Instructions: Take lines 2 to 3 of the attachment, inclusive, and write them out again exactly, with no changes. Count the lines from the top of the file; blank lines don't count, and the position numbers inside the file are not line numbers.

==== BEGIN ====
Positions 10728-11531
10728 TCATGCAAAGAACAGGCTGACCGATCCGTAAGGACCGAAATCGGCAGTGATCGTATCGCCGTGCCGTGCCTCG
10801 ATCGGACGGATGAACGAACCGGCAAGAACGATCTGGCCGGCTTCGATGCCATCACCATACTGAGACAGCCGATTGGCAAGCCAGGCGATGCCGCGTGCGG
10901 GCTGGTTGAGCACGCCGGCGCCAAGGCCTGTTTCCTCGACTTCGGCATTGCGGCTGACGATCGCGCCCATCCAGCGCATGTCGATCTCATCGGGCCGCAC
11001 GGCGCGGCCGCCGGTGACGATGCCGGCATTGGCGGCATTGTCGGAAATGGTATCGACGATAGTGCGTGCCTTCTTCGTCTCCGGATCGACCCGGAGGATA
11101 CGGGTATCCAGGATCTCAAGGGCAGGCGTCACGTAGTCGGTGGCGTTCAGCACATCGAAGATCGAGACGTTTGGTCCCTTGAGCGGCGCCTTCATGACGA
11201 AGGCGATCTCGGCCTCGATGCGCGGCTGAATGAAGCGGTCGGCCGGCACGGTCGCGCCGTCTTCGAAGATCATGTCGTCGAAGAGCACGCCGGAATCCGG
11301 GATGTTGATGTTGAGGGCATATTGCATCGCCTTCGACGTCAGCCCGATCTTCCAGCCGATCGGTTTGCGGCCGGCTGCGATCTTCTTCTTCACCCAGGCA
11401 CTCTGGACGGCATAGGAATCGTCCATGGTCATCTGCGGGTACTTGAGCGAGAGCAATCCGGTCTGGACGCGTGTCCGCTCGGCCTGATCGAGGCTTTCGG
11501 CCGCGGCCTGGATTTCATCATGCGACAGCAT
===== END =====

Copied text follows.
10728 TCATGCAAAGAACAGGCTGACCGATCCGTAAGGACCGAAATCGGCAGTGATCGTATCGCCGTGCCGTGCCTCG
10801 ATCGGACGGATGAACGAACCGGCAAGAACGATCTGGCCGGCTTCGATGCCATCACCATACTGAGACAGCCGATTGGCAAGCCAGGCGATGCCGCGTGCGG